Matthew 27:1

When the morning was come, all the chief priests and elders of the people took counsel against Jesus to put him to death:
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Cornelius a Lapide

AD 1637
But when the morning was come (Syr. when it was dawn), all the chief priests, &c. "See here," says S. Jerome, "the eagerness of the Priests for evil," their feet were swift to shed blood ( Psalm 14:6). They were urged on by their bitter hatred of Christ, and by Satan"s instigation. It was the morning of Friday, only a few hours before His crucifixion, when Caiaphas, who had already tried and condemned Him the night before, summoned thus early the great Council of the Sanhedrin. It was to obtain His condemnation by the whole Body, which would ensure the subsequent condemnation by Pilate. S. Matthew omits the proceedings of this Council, as being a mere repetition of what he had already recorded (chap. xxvi59 seq.). But the narrative is supplied by S. Luke (xxii26 seq.), as explained above (see ver59). S. Leo says strikingly, "This morning, 0 Jews, destroyed your Temple and altars, took away from you the Law and the Prophets, deprived you of your kingdom and priesthood, and turned all yo...

Cornelius a Lapide

AD 1637
s9 , 10. Then was fulfilled, &c. See on Zechariah 11:12-13. The price of Him that was valued; Gr. τὴν τιμὴν του̃ τετιμημένου. Christ, who is beyond all price (Theophyl.), Whom the Chief Priests bought of the sons of Israel, of Judas, i.e, who was one of them. (So Titelman and Barradeus.) This is stated to add to the ignominy of the transaction, viz, that He was sold not by a Gentile, but by an Israelite, and one, too, who was called after the Patriarch"s eldest son. The plural is here put for the singular. Theophylact explains it otherwise, that Christ was valued, or bought, by the Chief Priests for the thirty pieces. Euthymius and others, that this price was put on Christ by those who were of the sons of Israel, i.e, Israelites. The Syriac version has the first person, agreeing with Zechariah , "And I took," &c. ( Zechariah 11:13). As the Lord appointed me. These words can be taken: 1. As the words of Christ speaking by the Prophet, and signifying that G...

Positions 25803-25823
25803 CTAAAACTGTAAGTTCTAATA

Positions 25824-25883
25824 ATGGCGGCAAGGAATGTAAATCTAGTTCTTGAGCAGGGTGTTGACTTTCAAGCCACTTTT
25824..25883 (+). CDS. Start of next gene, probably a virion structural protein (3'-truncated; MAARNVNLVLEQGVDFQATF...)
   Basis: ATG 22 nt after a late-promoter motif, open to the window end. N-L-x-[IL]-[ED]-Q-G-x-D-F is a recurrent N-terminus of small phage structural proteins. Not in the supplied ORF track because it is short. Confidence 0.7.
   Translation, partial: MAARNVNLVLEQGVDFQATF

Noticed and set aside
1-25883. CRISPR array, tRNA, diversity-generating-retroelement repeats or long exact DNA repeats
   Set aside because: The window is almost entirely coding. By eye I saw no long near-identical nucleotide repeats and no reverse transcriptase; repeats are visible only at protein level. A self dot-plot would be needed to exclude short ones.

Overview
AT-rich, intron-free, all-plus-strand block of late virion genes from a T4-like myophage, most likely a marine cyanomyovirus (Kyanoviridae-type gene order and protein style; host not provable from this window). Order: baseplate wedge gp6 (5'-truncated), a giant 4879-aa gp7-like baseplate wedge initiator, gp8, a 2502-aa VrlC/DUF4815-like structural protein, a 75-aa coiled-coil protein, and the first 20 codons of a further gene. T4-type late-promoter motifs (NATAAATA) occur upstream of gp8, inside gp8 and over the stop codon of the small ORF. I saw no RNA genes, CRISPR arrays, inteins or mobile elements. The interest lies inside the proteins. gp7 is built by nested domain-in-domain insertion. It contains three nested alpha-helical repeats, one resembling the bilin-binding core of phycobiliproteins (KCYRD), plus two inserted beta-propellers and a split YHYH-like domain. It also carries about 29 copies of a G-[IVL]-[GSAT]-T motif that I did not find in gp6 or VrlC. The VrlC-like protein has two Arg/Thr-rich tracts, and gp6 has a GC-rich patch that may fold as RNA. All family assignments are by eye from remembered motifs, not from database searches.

Cornelius a Lapide

AD 1637
s3 , 4. Then Judas, which had betrayed Him, when he saw that he was condemned, &c. Judas, when he sold Christ, did not expect that He would be killed, but merely seized, and either render them some satisfaction, or in some way escape, as before, out of their hands. But on finding Him condemned to death, he felt the gravity of his sin. And repenting, when too late, of what he had done, he was self condemned, and hanged himself. "The devil is so crafty," says S. Chrysostom, "that he allows not a man (unless very watchful) to see beforehand the greatness of his sin, lest he should repent and shrink from it. But as soon as a sin is fully completed, he allows him to see it, and thus overwhelms him with sorrow and drives him to despair. Judas was unmoved by Christ"s many warnings; but when the deed had been wrought, he was brought to useless and unavailing repentance." That He was condemned. By Caiaphas, i.e, and the whole Council, and that he would shortly be condemned by Pilate on their a...

George Leo Haydock

AD 1849
When the morning was come: The evangelist is silent with regard to what was transacted during the night, and of the multiplied cruelties and base indignities offered to our divine Redeemer during the whole of the night; for, after he has informed us of Peter's denial, he immediately proceeds to tell us what happened at break of day. (St. Augustine) The chief priests, with the ancients and scribes, after they had wreaked their vengeance upon Jesus by the vilest treatment of his sacred person, took counsel how they might induce the governor to put him to death. In this Sanhedrim, or full council of seventy-two, they again put the question to hold a council. Council. Caiphas, in the morning, called a full council of the Sanhedrim. They again put the question to Jesus, and commanded him to tell them if he were the Christ, and the Son of God? He owned he was. (Luke xxii. 70.) Upon this they led him away, and delivered him to Pontius Pilate, the governor: literally, the president. This th...


AD 420
The Lord was led not only to Pilate but also to Herod so that he could be mocked by both. Notice the solicitude with which the priests carried out their evil doing; they remained vigilant throughout the night in preparation for committing murder. “And they delivered him bound to Pilate.” It was their customary practice to bind a man who had been condemned to death and to hand him over to his judge. . ...

Leo of Rome

AD 461
O religious leaders [of the Jews], this morning was far from your time of ascendency, as it might have seemed to you. Your sun was in fact beginning to set. The dawn you expected did not come. A night of blackest darkness was brooding over your spiteful hearts. Out of this morning would come the overthrow of the temple and its altars, the surpassing of the law and the prophets, the undoing of the kingship and priesthood, turning youth to continual lament. For you set out that morning on a mad and bloody course. You offered up to die the Author of life, the Lord of glory. Pilate—that terrorstricken judge—was overcome by your shouts, so that he chose a man for pardon who was a murderer and demanded the crucifixion of the Savior of the world. ...

Knowing this first, that no prophecy of the scripture is of any private interpretation. - 2 Peter 1:20

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